“Crazy” is the word that Hermann Schoyerer uses most often when he talks about his voluntary work. A “crazy civic project” is his support association. Together with hundreds of volunteers, Schoyerer got the train connection between the Lower Bavarian cities of Passau and Freyung running again. The connection called “Ilztalbahn” is one of the most beautiful train routes in Germany, it runs a good 50 kilometers over romantic bridges along the Ilz river, past rocks and dreamy forests.
The connection was shut down in 2005, but trains have been running again since 2011 – because the volunteers working with Schoyerer cleaned up the tracks and have been maintaining them ever since. A “crazy job” that also includes the organization of train operations: administration, sales, conductors, traffic, all of this is regulated by the approximately 700 members of the association or the Ilztalbahn GmbH, which was founded for this purpose. Even the train drivers work voluntarily; the association financed their training specifically, says Schoyerer.
The history of the Ilz Valley Railway could be an example of how committed citizens can use their own resources to promote the turnaround in traffic, give impetus to politics and pave the way from road to rail. But it’s not that easy.
So far, the Ilz Valley Railway has only had the status of a “leisure railway” and is not integrated into regular local public transport either in terms of tariffs or in any other way. So far, it only runs on weekends and public holidays between May and October – that’s all the volunteers can do. For more than ten years, the Ilztalbahn activists have been fighting for their connection to be integrated into Bavarian railway operations. The future of the route is an ongoing topic in the region. Local politician are basically in favor, but not everyone is convinced.
District and CSU brake the project
The Bavarian Ministry of Transport would be responsible for integrating the Ilz Valley Railway into regular operations. This is “fundamentally positive” about route reactivations, a ministry spokeswoman said when asked by WELT. Nevertheless, they would have to be “economically and ecologically sensible”. “The environment and rural areas are not helped if we run empty trains through the area,” Bavarian Transport Minister Christian Bernreiter (CSU) told a Passau magazine last December.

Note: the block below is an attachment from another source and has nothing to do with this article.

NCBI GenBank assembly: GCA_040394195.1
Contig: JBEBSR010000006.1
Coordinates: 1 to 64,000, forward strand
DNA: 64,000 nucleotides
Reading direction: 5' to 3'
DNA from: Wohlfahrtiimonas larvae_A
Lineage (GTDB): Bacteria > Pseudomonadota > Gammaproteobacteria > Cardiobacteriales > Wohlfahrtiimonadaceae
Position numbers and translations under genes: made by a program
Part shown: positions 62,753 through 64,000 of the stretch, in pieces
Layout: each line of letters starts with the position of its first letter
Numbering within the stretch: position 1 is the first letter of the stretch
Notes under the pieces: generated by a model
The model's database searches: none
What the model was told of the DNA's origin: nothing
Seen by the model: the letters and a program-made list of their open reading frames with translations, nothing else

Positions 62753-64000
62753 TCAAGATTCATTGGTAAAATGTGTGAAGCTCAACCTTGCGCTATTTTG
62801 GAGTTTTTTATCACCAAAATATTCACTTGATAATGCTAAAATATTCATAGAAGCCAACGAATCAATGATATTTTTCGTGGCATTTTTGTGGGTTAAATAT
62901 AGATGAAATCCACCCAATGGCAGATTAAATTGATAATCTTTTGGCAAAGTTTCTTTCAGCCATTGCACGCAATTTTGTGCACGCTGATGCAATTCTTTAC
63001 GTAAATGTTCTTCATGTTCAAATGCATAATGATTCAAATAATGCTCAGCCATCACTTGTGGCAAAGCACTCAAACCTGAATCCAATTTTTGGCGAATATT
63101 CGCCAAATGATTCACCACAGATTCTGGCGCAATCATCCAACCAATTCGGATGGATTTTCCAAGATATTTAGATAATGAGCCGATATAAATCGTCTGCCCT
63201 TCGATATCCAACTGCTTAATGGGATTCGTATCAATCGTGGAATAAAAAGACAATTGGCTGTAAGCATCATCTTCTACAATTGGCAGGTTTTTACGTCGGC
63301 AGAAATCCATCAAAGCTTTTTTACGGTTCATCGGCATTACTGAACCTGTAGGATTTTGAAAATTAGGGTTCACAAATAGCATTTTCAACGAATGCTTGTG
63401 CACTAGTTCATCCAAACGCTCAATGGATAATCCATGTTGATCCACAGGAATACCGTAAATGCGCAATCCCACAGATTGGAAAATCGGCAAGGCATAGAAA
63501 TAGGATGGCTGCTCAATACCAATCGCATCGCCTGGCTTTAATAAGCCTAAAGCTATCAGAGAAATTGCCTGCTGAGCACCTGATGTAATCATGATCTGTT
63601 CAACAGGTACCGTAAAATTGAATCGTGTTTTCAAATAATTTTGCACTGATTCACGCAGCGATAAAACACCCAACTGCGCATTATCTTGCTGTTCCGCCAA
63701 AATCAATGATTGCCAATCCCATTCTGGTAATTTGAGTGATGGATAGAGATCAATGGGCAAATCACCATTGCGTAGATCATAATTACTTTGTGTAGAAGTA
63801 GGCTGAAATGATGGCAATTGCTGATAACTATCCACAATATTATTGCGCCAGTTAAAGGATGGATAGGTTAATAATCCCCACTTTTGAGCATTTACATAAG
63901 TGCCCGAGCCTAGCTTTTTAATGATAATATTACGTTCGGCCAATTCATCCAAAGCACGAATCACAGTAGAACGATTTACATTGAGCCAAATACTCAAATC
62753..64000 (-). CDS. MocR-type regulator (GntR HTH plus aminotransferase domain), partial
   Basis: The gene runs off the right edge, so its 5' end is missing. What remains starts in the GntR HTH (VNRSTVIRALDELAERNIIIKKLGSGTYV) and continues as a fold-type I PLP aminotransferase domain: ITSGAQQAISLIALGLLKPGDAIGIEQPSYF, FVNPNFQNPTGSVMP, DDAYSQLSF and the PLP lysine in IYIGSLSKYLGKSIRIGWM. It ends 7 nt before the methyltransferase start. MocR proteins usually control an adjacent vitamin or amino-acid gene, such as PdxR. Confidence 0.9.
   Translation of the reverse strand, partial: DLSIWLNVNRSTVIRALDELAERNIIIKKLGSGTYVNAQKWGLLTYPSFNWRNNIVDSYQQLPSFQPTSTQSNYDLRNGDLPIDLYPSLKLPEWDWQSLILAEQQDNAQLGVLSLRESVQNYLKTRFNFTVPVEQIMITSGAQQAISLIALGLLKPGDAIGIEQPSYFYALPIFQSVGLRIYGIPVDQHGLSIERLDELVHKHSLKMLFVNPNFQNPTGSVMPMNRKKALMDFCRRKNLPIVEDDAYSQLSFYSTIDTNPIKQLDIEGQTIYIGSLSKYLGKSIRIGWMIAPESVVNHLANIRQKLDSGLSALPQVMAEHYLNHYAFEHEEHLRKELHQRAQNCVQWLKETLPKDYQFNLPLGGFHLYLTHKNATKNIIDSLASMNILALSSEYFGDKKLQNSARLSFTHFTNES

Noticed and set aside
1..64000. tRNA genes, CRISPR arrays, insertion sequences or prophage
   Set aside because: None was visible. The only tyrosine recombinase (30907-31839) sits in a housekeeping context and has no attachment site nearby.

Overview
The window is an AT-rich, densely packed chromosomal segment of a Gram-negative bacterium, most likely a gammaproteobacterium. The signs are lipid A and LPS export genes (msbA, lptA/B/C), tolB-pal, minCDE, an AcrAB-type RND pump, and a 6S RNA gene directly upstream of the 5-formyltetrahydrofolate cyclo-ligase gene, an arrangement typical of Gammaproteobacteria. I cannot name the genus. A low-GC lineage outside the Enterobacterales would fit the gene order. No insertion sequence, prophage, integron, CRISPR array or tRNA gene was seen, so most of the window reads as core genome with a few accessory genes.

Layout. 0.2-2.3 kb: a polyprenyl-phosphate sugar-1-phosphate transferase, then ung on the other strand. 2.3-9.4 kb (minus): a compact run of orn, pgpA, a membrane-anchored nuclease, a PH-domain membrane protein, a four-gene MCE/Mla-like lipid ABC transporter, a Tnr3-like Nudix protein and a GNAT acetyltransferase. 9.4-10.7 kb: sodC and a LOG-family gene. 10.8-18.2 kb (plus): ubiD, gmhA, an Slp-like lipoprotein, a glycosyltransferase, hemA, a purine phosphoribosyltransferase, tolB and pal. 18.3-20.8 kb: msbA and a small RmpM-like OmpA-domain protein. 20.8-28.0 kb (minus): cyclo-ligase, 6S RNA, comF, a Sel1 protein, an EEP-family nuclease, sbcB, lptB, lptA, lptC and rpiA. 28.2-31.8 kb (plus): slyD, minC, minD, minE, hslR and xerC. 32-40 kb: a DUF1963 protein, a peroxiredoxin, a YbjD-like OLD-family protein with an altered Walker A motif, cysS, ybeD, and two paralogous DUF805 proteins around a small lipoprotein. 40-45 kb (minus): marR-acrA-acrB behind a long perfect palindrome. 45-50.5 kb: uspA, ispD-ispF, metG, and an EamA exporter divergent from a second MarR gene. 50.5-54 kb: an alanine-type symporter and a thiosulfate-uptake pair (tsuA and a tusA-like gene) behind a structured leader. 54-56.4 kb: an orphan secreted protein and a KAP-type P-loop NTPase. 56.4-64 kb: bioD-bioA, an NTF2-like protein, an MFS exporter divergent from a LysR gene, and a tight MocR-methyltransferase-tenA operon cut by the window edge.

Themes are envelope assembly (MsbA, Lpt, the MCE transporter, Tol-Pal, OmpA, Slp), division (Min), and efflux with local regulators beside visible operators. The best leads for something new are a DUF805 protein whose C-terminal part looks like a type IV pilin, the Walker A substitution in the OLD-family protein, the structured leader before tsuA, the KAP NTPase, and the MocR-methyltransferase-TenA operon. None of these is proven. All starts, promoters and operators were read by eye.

In order to avoid unprofitable empty trains, it must be proven before reactivation that at least 1,000 passengers use a route per day. This hurdle is higher in Bavaria than in other federal states. The Volunteers of the Ilztalbahn feel they are set too high – because the demand would only increase once the offer of a regular timetable is there, so the argument goes. In ten years, a total of 300,000 passengers were transported, according to the 10th anniversary in 2021. So far, the Ilz Valley Railway has been used largely as an excursion route.
Nevertheless, the members would be willing to have the potential of the route examined in terms of passenger numbers and ecology. But such an investigation costs money, and the state government only wants to spend it if a region fully supports a route. And this is also where things have failed so far: not all the districts or municipalities involved have unconditionally recognized the need for the Ilz Valley Railway; According to the spokeswoman, the Ministry of Transport has “no regional consensus”. Thomas Schempf, honorary managing director of Ilztalbahn GmbH, criticizes: “There is a lack of political will to push this forward vigorously”. So far, the district has failed Passau.